The dexterity tests were administered by occupational therapists (OTs) and were timed by the study research assistants. Study OTs were trained in the test administration by the first author. The same therapist administered the dexterity tests at the first and second assessments. During the training, therapists received instructions, practiced implementing the test, and were supervised in their implementation throughout the study period through video monitoring. Written self-report measures were completed by the study subjects.
We used two easy-to-administer dexterity measures that had been used in a wide variety of previous research: the BB17–19 and the JTHF. The BB test has been used as an outcome measure of hand function in upper limb prosthetics20,21 for conditions including stroke22–25 and multiple sclerosis.26 The JTHF has been used in studies of prosthetics,21 orthotics,27 wrist arthrodesis,28 stroke,29–31 brain injury,32 arthritis,33,34 and nerve injury.35
The BB17–19 consists of a box with a center partition. Small wooden blocks are placed in one side of the box and the subject is asked to use the prosthetic terminal device to grasp one block at a time, transport it over the partition, and release it. The number of blocks transported to the other side in 60 seconds was counted.
The JTHF36 is a seven-part dexterity test that evaluates the time needed to perform seven hand-related tasks, including 1) printing a 24-letter, third-grade reading difficulty sentence; 2) turning over 7.6 × 12.7 cm (3 × 5) cards in simulated page turning; 3) picking up small common objects (including pennies, paper clips, bottle caps) and placing them in a container; 4) stacking checkers; 5) simulated feeding; 6) moving large empty cans; and 7) moving large 1-lb cans. Each subtest is scored separately. The subtests are traditionally scored by recording the number of seconds required to complete each task. The time allowed for tasks is not capped. In our study, we modified the test administration and scoring method because we expected that some subtasks might be too difficult for upper limb amputees to complete and that it would not be feasible to provide unlimited testing time in a clinical environment. We capped the maximal allowable time for each subtask at 2 minutes. Rather than calculating the time to complete all items in the subtask, we calculated the number of items completed per second. We also counted the number of subactivities completed within the allotted 2 minutes.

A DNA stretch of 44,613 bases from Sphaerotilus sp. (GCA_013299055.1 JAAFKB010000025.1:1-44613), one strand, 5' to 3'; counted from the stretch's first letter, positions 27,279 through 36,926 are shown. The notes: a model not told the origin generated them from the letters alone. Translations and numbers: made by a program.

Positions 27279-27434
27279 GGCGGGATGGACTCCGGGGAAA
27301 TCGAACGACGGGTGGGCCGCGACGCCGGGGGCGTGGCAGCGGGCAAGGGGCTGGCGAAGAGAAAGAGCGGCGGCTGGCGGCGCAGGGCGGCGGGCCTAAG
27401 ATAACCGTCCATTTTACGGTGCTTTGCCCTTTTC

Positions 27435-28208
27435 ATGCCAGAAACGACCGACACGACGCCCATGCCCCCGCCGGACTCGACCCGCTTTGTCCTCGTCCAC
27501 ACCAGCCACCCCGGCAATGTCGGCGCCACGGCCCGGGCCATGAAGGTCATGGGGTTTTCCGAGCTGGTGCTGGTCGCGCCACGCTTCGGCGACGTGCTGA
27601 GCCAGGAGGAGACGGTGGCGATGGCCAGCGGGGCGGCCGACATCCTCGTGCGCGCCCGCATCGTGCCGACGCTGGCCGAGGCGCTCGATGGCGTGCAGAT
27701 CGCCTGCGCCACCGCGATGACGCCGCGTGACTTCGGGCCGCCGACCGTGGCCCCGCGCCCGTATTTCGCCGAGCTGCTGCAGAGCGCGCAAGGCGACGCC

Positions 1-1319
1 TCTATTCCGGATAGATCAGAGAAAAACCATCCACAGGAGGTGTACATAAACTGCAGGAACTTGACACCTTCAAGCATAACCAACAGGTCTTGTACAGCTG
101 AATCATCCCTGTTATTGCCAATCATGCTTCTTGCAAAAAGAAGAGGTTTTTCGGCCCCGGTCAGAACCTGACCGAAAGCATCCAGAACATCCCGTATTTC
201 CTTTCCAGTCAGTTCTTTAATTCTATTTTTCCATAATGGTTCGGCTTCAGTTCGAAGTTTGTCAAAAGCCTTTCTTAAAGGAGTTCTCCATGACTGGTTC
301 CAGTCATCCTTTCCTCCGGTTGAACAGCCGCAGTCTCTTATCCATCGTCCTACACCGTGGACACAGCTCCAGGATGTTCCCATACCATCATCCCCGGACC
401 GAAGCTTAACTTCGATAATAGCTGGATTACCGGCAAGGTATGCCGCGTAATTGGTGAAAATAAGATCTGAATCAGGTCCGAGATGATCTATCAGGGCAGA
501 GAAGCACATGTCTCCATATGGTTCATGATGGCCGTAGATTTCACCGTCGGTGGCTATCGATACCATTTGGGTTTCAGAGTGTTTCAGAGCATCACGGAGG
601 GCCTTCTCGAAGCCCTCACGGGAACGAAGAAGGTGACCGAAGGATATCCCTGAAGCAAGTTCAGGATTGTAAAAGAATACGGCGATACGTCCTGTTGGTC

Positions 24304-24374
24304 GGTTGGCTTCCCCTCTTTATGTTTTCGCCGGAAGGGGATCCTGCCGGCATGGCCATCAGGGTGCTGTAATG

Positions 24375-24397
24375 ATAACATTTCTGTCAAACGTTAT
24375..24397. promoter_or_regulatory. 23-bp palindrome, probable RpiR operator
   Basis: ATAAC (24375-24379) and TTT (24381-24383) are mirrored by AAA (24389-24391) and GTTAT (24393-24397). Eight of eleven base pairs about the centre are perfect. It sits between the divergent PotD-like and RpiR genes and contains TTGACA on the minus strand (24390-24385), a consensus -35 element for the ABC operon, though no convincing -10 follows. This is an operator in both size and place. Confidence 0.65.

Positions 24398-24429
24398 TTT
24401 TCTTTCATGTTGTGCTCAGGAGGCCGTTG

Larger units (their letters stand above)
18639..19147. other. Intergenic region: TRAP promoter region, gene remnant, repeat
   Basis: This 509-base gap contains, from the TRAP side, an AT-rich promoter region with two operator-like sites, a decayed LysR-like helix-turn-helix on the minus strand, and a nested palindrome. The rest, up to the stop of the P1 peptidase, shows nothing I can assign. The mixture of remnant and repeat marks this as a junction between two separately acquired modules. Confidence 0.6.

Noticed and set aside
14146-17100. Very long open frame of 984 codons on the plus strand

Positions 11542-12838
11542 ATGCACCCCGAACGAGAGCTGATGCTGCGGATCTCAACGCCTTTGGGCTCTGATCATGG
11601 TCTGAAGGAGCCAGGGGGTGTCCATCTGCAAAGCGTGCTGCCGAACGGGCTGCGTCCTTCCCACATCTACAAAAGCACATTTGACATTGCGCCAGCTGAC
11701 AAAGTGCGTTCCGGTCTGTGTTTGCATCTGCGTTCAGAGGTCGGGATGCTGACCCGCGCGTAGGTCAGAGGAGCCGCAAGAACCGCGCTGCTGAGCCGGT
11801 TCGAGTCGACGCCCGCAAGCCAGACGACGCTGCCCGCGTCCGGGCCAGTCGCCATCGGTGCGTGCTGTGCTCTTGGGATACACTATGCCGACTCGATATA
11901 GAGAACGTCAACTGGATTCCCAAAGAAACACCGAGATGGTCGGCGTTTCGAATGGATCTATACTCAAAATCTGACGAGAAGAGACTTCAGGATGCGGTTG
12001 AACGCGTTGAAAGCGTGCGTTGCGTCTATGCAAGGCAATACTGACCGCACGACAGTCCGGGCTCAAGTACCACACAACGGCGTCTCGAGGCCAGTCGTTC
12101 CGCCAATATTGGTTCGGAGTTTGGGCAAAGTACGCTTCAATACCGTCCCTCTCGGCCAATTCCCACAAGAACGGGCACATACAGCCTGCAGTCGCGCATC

We used two condition-specific self-report measures: the UEFS from the OPUS,9,37 which assesses functional activities, and the satisfaction scale of the TAPES, which assesses prosthetic satisfaction.38 Both condition-specific measures were considered promising for adults with upper limb amputation; however, there have been no published data on the test-retest reliability or validity of either measure.8
The UEFS was developed for use with upper limb adult amputees. Items in the UEFS ask clients to evaluate the ease of performing 23 activities, including self-care and instrumental daily living tasks, using a 5-point scale from 1 = very easy to 5 = cannot perform. Items include activities varying from washing, buttoning shirt, tying shoelaces, using fork or spoon, and writing name to donning and doffing the prosthesis. In our study, we used 22 of the 23 UEFS items, omitting the one item related to washing. Because of this, we used IRT methods in WINSTEPS39 to recalibrate the measure scores and calculate person-level summary scores (UEFS summary). The UEFS questionnaire also asks respondents to indicate whether they usually perform each of the activities using or not using their prosthesis (or orthosis). We scored the UEFS use scale by calculating the proportion of activities that the subjects indicated that they performed using the prosthesis.
The TAPES satisfaction scale contains 10 items related to satisfaction with functional characteristics of the artificial limb: reliability, comfort, fit, overall satisfaction, and contentment with the cosmetic characteristics of the device.40 Each item is rated on a 5-point scale from 1 = very dissatisfied to 5 = very satisfied. The TAPES was originally developed for people with lower limb amputations but has recently been used for persons with acquired upper limb amputations.40 Cronbach α (internal consistency) for the prosthetic satisfaction scale for upper limb amputees has been reported as 0.94.40
We also tested one patient-specific measure assessing function, the PSFS.14 The PSFS asks subjects to identify up to five activities that they have difficulty performing because of their condition and then rate the amount of limitation they have in performing these activities on a scale of 0 to 10, with 0 being unable to perform the activity and 10 being able to perform the activity with no problem. Individual items are scored separately. The PSFS has been shown to be valid and responsive to change for patients with arm impairments,41 neck pain, cervical radiculopathy, knee pain, and low back pain13,42 but has not previously been examined in upper limb amputees.
EXAMINATION OF TEST-RETEST RELIABILITY
Test-retest reliability comparing the scores for visits 1 and 2 was examined using repeated-measures analysis of variance and the Shrout and Fleiss intraclass correlation coefficient (ICC) (type 3,1). The ICC (3,1) is a two-way mixed-model, single measure of reliability. Test-retest reliability of the scores of each rater was evaluated separately.
MINIMUM DETECTABLE CHANGE